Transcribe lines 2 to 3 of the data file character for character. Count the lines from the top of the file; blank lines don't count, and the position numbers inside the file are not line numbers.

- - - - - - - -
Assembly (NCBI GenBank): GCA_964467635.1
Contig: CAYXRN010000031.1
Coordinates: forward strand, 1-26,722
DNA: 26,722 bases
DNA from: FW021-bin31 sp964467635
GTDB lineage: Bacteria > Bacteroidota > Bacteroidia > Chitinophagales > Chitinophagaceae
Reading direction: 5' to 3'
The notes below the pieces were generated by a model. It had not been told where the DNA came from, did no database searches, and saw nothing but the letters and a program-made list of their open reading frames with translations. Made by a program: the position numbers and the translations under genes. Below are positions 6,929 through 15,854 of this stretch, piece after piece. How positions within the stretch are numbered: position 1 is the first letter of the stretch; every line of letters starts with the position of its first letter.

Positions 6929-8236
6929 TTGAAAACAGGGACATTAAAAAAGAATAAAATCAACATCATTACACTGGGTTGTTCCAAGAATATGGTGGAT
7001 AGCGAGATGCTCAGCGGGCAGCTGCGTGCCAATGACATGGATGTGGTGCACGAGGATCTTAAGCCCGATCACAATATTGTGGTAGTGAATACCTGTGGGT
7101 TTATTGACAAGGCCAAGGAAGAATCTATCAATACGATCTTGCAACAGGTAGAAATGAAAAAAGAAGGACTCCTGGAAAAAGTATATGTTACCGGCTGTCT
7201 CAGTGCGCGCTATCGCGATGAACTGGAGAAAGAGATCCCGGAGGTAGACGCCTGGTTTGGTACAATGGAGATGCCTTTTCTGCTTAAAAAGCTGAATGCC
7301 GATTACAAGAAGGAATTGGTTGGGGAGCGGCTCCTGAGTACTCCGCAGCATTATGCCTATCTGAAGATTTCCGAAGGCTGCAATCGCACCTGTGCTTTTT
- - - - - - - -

Contig: CAYXRN010000031.1
Coordinates: forward strand, 1-26,722